When you encounter an especially messy challenge, at work, school, or even at home, what is your first instinct? If you're like most of us, you act quickly to come up with a fix and then put your solution into action. But a trending new "social technology" promises to radically change how we tackle problems.
In many businesses, universities, and schools, those who want to promote innovation and engagement are turning to a process known as design thinking. Design thinking rests on the premise that the methods and principles professional designers use can be powerful tools in the hands of non-designers too. People who engineer cell phones, city parks, and school buildings for a living typically use a fairly methodical process to imagine, develop, and test their ideas. Proponents of design thinking believe such strategy can be effective in other contexts too, including the K-12 classroom.
In light of all the buzz design thinking is getting, the Central Oregon STEM Hub recently invited educators across the region to a workshop on the topic. I was among those who attended the first of three sessions in the series, which was facilitated by staff from the Construct Foundation in Portland and hosted here on the Cascades Academy campus. Nearly forty educators from local schools packed our IDEA lab to learn how to incorporate design thinking into teaching and learning.
For me, one of the most important instructional takeaways is that design thinking has a bias toward action and toward failing "early and often." As we learned, the five step process—empathize, define, ideate, prototype, and test—is the embodiment of Oregon-born chemist Linus Pauling's assertion that "you aren't going to have good ideas, unless you have lots of ideas." Design thinkers generate and test possibilities at a lively pace. The energy of the process mitigates self-doubt, overthinking, and other obstacles to invention.
Design thinking has a natural connection to STEM subjects, but how can it be utilized in a high school humanities class? Imagine a design thinking challenge in which students are asked to arrive at a deeper understanding of the Columbia River's natural resource use. During the empathy step, students would choose a "user" and imagine the needs of that person or group (a fisherman, an environmental advocate, a tribal land manager, for instance); next they would define a problem (how to sustain healthy salmon populations); then they would enter a process of unfettered ideation and prototyping, drumming up as many creative solutions as possible to their chosen user's problem (modern fish ladders, sustainable fishing systems). Using simple, inexpensive supplies, students would create sketches or 3D model prototypes of their solutions, and eventually test those ideas before their peers, teachers, and ideally real river stakeholders. Based on feedback, they might realize a need to return to any one of the five steps in the process to refine their solutions.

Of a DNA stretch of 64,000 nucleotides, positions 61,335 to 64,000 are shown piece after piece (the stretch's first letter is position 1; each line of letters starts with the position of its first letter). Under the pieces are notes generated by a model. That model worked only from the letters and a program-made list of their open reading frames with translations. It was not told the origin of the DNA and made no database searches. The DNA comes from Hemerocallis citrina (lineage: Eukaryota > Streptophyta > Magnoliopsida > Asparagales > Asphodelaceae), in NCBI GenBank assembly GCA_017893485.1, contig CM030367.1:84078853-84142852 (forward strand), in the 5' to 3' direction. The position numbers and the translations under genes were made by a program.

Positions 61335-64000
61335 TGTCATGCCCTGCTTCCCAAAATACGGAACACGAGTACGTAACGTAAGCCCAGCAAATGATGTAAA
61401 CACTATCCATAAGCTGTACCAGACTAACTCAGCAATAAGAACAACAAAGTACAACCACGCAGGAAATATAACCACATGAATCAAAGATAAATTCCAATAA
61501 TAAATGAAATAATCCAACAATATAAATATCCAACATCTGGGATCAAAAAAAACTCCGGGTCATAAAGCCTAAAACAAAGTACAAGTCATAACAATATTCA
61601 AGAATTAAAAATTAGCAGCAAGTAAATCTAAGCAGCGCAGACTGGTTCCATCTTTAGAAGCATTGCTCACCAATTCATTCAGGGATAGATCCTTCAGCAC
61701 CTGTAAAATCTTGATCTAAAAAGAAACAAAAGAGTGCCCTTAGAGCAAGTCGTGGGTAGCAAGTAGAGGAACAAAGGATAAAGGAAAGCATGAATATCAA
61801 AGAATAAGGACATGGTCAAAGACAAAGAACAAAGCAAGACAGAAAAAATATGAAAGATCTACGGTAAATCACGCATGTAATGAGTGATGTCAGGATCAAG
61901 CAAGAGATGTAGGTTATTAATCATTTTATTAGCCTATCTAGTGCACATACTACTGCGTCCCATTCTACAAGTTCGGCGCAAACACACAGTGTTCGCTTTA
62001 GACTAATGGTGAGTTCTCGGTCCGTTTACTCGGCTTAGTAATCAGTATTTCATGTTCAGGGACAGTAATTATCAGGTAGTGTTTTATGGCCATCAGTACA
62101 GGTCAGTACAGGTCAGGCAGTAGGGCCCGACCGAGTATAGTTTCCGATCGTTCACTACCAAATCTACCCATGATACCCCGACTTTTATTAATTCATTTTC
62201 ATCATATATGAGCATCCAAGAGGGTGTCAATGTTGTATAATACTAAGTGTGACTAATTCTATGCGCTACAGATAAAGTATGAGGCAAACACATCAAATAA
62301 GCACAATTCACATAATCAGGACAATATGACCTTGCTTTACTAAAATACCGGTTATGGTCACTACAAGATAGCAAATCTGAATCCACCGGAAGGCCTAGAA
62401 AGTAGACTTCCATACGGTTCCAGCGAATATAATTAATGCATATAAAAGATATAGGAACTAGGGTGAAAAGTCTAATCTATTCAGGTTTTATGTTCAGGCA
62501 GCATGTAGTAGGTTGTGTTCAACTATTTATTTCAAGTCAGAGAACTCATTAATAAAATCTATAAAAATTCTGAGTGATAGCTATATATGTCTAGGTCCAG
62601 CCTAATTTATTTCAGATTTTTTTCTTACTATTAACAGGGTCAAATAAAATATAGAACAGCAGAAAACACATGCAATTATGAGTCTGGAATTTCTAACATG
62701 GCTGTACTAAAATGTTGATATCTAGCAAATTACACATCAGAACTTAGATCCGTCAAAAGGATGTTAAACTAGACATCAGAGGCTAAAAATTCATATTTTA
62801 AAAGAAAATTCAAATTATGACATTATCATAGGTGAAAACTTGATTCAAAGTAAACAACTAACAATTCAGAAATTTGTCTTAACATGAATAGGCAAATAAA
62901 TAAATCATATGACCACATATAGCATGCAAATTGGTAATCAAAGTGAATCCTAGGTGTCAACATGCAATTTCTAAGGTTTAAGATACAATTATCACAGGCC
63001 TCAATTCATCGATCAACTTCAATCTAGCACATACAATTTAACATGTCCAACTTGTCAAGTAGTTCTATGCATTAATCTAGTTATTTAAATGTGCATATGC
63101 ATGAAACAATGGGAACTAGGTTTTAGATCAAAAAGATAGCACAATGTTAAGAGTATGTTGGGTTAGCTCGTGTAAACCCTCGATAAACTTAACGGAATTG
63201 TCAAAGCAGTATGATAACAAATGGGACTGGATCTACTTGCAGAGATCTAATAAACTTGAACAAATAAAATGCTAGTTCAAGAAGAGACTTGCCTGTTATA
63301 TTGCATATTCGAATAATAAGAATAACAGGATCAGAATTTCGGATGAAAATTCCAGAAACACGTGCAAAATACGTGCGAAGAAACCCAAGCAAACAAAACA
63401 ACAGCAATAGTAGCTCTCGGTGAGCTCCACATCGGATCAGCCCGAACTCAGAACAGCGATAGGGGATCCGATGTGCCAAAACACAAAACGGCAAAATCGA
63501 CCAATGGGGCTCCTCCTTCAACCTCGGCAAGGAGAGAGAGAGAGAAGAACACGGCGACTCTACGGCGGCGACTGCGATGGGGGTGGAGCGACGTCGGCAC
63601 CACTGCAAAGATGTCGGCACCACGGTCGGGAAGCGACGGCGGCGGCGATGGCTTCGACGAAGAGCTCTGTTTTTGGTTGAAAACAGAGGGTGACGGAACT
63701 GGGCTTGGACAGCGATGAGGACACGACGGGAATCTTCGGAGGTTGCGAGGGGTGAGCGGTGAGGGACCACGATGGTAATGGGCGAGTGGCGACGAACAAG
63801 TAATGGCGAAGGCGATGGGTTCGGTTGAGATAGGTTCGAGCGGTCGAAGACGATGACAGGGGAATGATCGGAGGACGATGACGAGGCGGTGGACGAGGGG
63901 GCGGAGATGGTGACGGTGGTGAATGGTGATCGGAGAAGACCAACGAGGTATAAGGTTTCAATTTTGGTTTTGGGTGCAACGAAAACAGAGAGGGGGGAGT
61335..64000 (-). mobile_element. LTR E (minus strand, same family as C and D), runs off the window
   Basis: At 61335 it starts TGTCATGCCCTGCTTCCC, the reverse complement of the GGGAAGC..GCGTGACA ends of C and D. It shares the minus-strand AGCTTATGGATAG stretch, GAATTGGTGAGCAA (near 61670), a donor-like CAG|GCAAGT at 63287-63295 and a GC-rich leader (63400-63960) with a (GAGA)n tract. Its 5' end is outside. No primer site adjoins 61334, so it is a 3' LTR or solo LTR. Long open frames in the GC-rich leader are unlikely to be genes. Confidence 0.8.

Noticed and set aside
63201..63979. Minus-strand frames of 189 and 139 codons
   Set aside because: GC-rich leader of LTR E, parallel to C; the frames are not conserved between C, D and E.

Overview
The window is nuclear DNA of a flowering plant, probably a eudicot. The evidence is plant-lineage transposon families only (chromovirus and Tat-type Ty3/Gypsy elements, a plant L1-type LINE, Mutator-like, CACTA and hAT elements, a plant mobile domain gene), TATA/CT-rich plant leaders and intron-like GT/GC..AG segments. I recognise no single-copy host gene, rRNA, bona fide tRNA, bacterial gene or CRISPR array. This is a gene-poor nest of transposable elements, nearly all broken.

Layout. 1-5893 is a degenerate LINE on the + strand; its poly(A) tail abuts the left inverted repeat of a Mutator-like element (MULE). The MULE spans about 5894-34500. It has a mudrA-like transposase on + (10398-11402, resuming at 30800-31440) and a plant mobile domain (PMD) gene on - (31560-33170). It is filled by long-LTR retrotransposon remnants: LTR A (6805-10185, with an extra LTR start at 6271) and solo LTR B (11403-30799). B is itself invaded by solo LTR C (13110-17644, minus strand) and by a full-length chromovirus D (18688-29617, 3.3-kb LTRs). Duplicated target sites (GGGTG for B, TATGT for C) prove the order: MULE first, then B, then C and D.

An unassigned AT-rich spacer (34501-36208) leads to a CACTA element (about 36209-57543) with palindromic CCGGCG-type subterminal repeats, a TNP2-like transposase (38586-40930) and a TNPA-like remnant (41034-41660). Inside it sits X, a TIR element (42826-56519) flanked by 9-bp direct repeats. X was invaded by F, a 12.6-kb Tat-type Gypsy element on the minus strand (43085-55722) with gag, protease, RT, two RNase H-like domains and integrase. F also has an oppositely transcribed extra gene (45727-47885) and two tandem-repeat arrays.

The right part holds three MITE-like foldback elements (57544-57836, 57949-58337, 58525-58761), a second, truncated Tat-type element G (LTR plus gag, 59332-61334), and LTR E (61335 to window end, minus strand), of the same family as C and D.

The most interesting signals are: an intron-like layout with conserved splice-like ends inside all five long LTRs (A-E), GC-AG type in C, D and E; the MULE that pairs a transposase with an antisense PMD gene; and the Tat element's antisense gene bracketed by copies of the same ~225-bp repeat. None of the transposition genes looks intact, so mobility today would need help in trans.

How will this so-called social technology benefit students? First and foremost, I see it as a tool for teaching creativity. One of the most celebrated of the "twenty-first century skills," creativity is also one of the most daunting skills to teach and assess, in my experience. As humanities teachers, we can model creativity, we can celebrate examples of originality in literature and art, and we can reward students for novel thinking and writing when we see it. Yet research tells us that we most effectively teach creativity when we ask students to explore, experiment, and apply knowledge in realistic situations, essentially the latter three steps in design thinking. As one of our facilitators put it, when design thinking works, it can empower students to see themselves as change makers able to create value in the world.
Yet the process is not without its critics. Last September, the Harvard Business Review ran two essays on design thinking. One celebrated the power of design thinking to "unleash people's full creative energies" and "garner a broad commitment to change." By contrast, the other argued that design thinking falls short when it comes to addressing especially thorny challenges like, for instance, climate change, "limiting the scope for truly innovative ideas, and making it hard to solve challenges that are characterized by a high degree of uncertainty."
Potential limitations notwithstanding, the popularity of design thinking today suggests it's a concept with which educators ought to feel familiar. Given the incredible momentum building around the process, our students are likely to encounter it in future schooling or in the workplace. In our classrooms today, we can give them a chance to test it out and determine for themselves its relative merits and shortcomings.